"Arson, property destruction, burglary and theft are all acceptable crimes, when used for the animal cause". Alex Pacheco, Chairman P.E.T.A.
"Even if animal tests produced a cure for aids, we' ed be against it". Ingrid Newkirk, Founder P.E.T.A.
"If we really believe animals have the same right to be free from pain and suffering at our hands, then of course, were going to be as a movement, blowing things up and smashing windows". Bruce Friedrich, Campaign Director P.E.T.A.
P.E.T.A. has admitted to giving more than $100,000 to convicted arsonists and other criminals who support their radical animal rights agenda.
P.E.T.A. also uses their tax-exempt contributions to support the North American Earth Liberation Front, which the F.B.I. has certified them as a domestic terrorist organization and were responsible for the $12 million dollar fire in Vail Colorado.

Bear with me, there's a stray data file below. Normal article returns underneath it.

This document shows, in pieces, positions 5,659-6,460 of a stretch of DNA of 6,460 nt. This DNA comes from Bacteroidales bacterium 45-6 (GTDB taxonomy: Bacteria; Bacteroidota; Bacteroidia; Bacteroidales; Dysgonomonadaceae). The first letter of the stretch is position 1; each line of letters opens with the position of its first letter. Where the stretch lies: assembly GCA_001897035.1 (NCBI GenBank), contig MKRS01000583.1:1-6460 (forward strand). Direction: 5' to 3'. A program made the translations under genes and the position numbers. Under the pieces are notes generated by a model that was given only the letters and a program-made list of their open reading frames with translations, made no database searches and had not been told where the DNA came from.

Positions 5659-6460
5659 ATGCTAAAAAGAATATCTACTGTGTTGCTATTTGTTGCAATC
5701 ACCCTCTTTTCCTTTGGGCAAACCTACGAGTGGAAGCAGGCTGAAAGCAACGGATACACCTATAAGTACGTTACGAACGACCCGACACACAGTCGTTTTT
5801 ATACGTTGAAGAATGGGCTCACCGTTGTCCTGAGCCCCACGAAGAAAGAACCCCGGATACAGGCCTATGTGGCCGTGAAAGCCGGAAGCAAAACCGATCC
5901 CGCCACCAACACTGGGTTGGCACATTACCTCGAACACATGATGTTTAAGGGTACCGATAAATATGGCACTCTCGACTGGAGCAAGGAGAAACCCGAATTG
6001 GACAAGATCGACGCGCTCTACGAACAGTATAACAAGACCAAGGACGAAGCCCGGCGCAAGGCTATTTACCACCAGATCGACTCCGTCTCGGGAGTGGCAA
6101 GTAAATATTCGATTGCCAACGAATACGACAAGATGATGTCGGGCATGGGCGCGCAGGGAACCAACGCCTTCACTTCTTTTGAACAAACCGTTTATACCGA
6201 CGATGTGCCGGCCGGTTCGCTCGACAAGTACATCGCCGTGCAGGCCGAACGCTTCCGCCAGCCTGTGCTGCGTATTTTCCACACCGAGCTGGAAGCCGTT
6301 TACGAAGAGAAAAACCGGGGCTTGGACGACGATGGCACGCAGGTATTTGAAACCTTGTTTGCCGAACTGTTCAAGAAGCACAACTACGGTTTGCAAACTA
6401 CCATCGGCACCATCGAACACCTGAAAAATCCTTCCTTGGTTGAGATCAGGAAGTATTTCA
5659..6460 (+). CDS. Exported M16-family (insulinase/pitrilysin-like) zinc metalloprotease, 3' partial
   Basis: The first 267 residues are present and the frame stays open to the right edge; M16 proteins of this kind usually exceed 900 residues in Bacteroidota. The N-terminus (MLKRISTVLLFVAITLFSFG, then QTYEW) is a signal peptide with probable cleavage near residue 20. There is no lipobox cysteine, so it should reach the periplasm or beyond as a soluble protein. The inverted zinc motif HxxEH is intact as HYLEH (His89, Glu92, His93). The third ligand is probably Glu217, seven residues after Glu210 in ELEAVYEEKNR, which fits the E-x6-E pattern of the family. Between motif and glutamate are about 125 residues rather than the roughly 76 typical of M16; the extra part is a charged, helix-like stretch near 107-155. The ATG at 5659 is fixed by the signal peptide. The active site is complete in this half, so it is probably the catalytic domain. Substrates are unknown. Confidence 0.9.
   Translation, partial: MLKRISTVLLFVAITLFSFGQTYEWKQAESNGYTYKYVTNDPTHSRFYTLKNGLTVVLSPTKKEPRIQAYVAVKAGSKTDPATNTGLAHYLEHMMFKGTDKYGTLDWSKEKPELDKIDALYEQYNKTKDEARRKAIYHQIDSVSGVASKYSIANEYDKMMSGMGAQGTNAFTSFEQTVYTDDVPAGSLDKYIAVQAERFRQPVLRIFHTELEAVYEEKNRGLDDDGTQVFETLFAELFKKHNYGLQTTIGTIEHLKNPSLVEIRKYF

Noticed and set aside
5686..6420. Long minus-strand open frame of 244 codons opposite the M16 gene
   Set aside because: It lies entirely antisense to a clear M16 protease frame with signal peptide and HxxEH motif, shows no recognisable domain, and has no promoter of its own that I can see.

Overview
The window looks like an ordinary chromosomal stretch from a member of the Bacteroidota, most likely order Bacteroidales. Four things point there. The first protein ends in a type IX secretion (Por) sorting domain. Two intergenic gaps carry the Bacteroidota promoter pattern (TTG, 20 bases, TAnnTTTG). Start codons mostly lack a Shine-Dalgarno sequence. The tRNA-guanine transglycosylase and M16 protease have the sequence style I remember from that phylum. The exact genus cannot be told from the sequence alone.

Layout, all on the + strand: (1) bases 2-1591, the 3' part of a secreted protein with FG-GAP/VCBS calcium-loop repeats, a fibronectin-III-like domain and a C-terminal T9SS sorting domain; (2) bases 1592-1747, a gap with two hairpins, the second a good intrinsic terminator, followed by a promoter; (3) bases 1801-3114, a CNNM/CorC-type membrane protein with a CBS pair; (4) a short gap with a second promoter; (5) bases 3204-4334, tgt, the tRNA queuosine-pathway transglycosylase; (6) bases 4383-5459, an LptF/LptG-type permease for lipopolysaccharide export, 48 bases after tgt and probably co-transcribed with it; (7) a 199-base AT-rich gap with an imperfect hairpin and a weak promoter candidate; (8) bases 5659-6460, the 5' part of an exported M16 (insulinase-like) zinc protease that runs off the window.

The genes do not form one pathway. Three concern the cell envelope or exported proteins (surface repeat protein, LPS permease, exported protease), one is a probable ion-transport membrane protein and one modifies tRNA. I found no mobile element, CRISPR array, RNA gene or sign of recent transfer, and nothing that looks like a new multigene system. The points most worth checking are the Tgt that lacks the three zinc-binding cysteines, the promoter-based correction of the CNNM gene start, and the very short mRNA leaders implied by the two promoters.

If you would like to learn more about these radical, organizations who think their cause is justified by illegal criminal activities and keep updated on their criminal behavior, just click the link below.
To start with, The Great Bear Show has been in existence since 1977. We have been regulated and controlled by Federal and State Agencies. U.S.D.A., Fish & Wildlife and C.I.T.I.E.S. Some of the regulations proposed have been a direct result of the Great Bear Shows operation and how we take care of our animals as a foundation for these law guidelines. Not once have we ever been in a non-compliance citation of these laws. Now read on for a little information about animal activists, their causes and how they are dealt with.